"Years ago," he wrote, the endowment was "invested in Ascot, a manager which, unbeknownst to us, had substantially all of its assets invested with Madoff." Based on allegations, "we are now valuing this investment as zero."
In hindsight, many in the community are now asking how a donor and/or trustee of a nonprofit could be in a position to manage money for the institution, as Merkin did.
"You have to know Ezra to really understand how this could have happened," said one source who has sat on boards with him. "He is brilliant and incredibly well connected in the Jewish and financial community, with a long and incredible success rate in investments. Plus, he can be, at times, charming and considerate -- as well as intimidating."
Several people noted that when questioned or challenged about the wisdom of investing heavily in one fund rather than diversifying, "Ezra would ask, 'Why would you reduce your concentration in your best- performing fund?'"
Still, there were grumblings. Some of the board members at Yeshiva had raised issues of good governance at meetings, unaware of specific problems with Merkin or Madoff. They felt Yeshiva was exposing itself to serious questions about potential conflicts of interest, regardless of who the personalities were. But veteran members resisted, insisting that Merkin was not only respected and trustworthy but "the Golden Boy controlling the Golden Goose," as one person explained.
Ironically, the university was in the process of responding to calls for instituting stricter policies regarding conflict of interest when the news hit of the Madoff fiasco. Procedures that had been discussed for more than a year were scheduled to be put in place next year.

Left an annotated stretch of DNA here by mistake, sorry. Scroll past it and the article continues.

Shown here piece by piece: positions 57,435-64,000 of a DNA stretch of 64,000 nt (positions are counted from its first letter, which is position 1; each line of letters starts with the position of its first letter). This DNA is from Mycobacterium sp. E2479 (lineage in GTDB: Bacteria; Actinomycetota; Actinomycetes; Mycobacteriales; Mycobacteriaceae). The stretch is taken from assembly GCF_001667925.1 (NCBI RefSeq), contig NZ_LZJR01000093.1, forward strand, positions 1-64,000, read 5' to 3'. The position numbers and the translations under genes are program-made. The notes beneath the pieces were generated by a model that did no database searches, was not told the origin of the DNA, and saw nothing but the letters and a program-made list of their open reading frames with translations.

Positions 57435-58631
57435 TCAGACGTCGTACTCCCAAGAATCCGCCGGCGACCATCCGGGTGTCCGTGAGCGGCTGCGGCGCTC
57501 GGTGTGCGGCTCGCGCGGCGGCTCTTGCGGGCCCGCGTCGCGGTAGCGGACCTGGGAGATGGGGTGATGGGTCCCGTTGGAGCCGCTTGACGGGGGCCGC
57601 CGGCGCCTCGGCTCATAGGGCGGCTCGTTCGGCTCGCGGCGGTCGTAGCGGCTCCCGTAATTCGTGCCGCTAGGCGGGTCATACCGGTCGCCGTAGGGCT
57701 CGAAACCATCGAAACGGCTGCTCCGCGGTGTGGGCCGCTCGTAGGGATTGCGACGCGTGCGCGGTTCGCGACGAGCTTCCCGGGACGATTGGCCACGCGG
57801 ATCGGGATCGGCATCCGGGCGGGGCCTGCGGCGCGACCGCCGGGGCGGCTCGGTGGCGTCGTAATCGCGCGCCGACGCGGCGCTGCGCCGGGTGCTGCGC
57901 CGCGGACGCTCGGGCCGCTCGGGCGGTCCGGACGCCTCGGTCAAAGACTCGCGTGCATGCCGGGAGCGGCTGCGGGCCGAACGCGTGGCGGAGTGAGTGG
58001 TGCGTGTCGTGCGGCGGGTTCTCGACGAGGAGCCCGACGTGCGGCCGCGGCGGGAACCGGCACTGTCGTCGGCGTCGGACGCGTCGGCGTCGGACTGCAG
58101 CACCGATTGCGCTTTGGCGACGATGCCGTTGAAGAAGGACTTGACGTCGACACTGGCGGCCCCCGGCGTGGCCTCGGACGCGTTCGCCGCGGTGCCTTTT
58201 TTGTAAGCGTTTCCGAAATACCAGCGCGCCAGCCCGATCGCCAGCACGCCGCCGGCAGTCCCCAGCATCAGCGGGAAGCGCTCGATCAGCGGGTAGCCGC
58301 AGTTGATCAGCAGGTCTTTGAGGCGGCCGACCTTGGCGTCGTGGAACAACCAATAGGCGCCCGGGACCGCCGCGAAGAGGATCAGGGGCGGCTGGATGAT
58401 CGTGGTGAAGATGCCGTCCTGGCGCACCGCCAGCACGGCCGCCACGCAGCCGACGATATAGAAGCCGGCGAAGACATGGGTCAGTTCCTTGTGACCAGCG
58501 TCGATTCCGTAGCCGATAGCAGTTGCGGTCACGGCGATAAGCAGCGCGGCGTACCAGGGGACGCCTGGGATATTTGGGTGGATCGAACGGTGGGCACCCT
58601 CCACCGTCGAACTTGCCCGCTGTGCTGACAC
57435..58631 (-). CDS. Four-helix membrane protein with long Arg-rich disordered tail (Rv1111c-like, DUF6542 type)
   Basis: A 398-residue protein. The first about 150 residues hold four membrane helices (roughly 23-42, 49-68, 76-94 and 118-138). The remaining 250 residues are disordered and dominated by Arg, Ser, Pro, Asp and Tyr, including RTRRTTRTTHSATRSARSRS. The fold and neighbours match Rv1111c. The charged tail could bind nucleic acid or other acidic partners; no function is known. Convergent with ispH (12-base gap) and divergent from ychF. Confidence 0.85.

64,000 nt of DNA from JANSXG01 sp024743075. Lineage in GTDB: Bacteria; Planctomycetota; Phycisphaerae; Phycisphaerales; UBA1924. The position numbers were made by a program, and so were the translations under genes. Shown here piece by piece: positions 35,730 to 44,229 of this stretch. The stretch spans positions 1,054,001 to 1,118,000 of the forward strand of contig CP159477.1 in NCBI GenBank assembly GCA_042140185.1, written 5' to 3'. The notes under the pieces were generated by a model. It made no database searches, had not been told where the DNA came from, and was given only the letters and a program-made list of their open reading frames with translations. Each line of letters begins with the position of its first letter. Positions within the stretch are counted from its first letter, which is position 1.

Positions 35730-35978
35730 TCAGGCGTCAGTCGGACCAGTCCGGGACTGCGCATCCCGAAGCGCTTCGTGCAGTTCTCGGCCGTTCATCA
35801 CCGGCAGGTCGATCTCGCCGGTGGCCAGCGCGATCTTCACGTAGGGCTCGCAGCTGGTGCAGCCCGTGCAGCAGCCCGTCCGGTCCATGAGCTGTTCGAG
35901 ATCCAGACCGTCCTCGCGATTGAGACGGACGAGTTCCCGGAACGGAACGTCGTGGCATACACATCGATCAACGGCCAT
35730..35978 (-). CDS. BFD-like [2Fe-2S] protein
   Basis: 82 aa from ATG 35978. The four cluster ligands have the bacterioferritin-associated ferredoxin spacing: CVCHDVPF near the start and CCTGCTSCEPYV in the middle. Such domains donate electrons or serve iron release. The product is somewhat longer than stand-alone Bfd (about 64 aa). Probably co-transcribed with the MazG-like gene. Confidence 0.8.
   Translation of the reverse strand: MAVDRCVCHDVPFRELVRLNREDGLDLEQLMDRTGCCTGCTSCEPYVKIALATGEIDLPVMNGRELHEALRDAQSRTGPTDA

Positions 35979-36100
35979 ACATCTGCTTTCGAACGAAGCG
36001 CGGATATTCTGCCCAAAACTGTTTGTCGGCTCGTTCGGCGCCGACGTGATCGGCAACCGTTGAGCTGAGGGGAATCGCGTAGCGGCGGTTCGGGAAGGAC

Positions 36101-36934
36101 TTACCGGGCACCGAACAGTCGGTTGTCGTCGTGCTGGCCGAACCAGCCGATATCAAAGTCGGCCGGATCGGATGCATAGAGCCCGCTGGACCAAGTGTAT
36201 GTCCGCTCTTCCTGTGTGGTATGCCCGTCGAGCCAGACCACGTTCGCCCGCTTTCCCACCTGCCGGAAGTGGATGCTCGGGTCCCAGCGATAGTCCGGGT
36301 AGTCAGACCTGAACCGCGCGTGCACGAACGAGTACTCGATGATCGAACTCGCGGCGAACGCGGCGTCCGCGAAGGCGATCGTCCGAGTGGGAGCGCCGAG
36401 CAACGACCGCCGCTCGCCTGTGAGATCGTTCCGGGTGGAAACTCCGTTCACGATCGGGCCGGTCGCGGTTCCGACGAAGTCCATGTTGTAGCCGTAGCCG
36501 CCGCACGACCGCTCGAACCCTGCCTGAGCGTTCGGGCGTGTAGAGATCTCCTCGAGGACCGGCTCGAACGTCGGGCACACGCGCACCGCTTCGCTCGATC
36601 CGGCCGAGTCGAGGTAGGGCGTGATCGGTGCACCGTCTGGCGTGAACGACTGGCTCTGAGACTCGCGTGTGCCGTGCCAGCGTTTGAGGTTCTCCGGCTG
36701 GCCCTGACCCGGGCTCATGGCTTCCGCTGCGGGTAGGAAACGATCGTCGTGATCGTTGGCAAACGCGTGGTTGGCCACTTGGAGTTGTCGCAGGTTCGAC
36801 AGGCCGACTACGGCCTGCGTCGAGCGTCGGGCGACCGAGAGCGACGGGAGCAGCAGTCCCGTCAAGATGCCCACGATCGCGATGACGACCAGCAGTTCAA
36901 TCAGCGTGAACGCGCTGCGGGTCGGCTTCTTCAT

Merkin has served for the past several years as chairman of the investment committee at UJA-Federation of New York. But in part because the federation has a policy prohibiting members of the committee from directing funds, there was no exposure of its funds to Ascot Partners or Madoff.
"There were some on the board who grumbled about us missing out on a solid investment, but we weathered the criticism," one source noted.
John Ruskay, the executive vice president and CEO of UJA-Federation, said that none of the charity's funds were invested with Madoff, so it had "no direct exposure."
"But obviously many donors who contribute to UJA-Federation, and many other charities, have been adversely impacted," he said, "and this will have a long-term impact on Jewish philanthropy and the Jewish community."
Some insiders say they expect that Merkin will be off the UJA-Federation board by week's end.
Some people have pointed out that Merkin had benefited numerous individuals and nonprofit organizations for many years and deserves gratitude for boosting their levels of income and success. But most of those interviewed expressed more anger than appreciation and wondered how deep and extensive the impact will be on the Jewish philanthropic community. Everyone said they expect a slew of civil lawsuits.
At Yeshiva University's annual dinner on Dec. 14 at the Waldorf, President Richard Joel made a reference to "tragic mistakes" that had been made, but struck a decidedly optimistic tone, noting that the dinner raised more than $3 million, up from $2 million last year. He asserted that Yeshiva is in strong shape financially and otherwise.
His most direct comment on the current scandal was to acknowledge "the 800-pound elephant in the room."
Article reprinted courtesy of The New York Jewish Week. Gary Rosenblatt is the editor and publisher of The New York Jewish Week.